• The first law is concerned with the conservation of energy and states that “energy can not be created nor destroyed but it is transformed from one form into another”.

    * In any process where work is done, there has been an energy transformation.

  • With no energy transformation there is no way to perform any type of work.

  • All systems carry out work, therefore all systems need to transform energy to work and be functional.

First law of thermodynamics

First Law of Thermodynamics





Photosynthesis and the first law of thermodynamics

Photosynthesis and the First Law of Thermodynamics

Heat Energy

Light Energy

Chemical Energy


The 2nd law of thermodynamics

The 2nd Law of Thermodynamics

  • The second law explains the dissipation of energy (as heat energy) that is then not available to do work, bringing about disorder.

  • The Second Law is most simply stated as, “in any isolated system entropy tends to increase spontaneously”. This means that energy and materials go from a concentrated to a dispersed form (the capacity to do work diminishes) and the system becomes increasingly disordered.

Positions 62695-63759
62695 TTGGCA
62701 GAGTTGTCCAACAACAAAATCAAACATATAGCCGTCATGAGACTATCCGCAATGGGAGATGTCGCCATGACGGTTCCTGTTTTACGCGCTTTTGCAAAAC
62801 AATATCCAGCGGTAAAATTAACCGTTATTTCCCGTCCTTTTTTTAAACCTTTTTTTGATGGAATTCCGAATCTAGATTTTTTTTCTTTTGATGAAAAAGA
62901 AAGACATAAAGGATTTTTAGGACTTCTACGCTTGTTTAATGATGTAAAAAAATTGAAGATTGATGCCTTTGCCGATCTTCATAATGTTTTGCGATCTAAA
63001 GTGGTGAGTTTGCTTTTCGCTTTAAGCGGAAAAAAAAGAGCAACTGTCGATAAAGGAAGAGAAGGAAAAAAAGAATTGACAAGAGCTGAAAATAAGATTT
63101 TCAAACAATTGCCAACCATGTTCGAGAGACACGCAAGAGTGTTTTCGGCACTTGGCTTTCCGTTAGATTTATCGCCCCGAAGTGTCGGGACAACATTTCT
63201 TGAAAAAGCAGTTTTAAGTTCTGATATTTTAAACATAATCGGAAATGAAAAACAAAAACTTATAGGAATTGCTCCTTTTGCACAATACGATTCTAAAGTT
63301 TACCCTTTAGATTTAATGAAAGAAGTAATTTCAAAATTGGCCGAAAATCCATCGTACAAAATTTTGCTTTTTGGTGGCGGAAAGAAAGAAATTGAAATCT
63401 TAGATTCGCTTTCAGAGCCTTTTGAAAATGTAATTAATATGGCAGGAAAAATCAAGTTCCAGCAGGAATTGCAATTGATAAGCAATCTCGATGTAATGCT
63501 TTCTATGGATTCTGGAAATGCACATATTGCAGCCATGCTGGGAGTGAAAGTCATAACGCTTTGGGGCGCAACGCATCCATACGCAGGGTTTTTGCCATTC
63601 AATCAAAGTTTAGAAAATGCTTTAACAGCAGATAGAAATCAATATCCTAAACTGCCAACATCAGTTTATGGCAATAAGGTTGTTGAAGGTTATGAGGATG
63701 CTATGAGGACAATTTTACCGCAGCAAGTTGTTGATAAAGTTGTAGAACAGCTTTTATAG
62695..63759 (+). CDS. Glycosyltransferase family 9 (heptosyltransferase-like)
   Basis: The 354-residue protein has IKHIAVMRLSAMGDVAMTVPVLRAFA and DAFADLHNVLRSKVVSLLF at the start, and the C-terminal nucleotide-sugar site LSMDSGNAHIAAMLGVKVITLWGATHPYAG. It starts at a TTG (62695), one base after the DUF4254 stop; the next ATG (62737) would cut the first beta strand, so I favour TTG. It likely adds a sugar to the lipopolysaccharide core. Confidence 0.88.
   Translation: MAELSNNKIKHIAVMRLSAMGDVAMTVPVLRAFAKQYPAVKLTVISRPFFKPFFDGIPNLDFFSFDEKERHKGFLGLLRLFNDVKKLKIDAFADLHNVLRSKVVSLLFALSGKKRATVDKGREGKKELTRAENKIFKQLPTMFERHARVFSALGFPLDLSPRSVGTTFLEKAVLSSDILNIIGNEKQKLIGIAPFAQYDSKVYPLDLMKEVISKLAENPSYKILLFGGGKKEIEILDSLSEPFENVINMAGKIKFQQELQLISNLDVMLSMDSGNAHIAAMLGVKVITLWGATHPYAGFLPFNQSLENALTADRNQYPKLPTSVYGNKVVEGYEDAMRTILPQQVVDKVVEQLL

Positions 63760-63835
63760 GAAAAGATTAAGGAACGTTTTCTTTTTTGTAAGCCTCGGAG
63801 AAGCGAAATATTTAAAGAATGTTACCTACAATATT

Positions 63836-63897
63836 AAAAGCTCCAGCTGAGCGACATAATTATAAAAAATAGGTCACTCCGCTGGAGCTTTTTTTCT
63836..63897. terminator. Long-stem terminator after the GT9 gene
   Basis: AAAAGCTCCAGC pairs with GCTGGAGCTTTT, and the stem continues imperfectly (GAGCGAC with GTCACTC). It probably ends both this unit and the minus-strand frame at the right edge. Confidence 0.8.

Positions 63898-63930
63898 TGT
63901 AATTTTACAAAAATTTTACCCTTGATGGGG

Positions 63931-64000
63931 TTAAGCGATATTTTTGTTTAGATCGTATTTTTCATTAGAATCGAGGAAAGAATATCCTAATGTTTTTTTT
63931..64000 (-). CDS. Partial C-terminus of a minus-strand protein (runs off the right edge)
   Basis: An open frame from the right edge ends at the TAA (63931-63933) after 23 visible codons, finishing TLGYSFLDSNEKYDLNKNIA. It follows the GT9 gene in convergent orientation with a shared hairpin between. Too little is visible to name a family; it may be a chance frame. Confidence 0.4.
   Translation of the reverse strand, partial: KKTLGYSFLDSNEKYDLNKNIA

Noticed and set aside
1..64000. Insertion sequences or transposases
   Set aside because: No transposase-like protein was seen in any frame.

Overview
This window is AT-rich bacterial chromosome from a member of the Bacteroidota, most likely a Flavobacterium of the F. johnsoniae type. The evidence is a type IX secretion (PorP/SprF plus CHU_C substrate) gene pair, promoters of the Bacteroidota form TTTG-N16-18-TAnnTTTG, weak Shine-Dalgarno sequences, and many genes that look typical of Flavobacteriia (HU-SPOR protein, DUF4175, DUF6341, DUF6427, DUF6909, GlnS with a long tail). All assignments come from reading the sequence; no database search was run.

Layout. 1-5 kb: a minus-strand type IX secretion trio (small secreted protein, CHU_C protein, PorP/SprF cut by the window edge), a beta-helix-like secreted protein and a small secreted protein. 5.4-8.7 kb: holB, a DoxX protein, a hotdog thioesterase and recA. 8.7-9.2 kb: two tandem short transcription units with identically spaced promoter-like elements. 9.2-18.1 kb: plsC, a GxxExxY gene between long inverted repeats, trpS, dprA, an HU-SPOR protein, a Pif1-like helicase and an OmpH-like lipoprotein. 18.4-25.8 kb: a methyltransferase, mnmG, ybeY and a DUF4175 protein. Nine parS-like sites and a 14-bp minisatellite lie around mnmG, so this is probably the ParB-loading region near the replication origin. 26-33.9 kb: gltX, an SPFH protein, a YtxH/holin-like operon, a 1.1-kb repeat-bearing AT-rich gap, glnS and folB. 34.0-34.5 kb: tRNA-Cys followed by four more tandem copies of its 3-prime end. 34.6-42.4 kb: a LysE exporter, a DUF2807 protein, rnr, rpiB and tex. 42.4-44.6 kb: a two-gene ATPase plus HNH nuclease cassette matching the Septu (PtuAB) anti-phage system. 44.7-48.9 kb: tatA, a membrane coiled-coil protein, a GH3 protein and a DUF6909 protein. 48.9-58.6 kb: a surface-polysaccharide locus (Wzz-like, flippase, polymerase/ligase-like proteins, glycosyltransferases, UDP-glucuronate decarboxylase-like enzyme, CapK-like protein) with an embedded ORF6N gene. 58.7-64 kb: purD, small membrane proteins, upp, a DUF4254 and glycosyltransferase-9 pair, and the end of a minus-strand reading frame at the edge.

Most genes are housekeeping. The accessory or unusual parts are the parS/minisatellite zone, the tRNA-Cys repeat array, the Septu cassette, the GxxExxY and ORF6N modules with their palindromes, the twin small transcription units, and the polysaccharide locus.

Life and entropy

Life and Entropy

Life, in any of its forms or levels of organization, is the continuous fight against entropy. In order to fight against entropy and keep order, organization and functionality, living organisms must used energy and transform it so as to get the energy form most needed.

Living organisms use energy continuously in order to maintain everything working properly. If something is not working properly, living organisms must make adjustments so as to put things back to normal. This is done by negative feedback mechanism.

What is really life? What do we live for? What is out purpose?




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The Second Law of Thermodynamics can also be stated in the following way:

  • In any spontaneous process the energy transformation is not 100 % efficient, part of it is lost (dissipated) as heat which, can not be used to do work (within the system) to fight against entropy.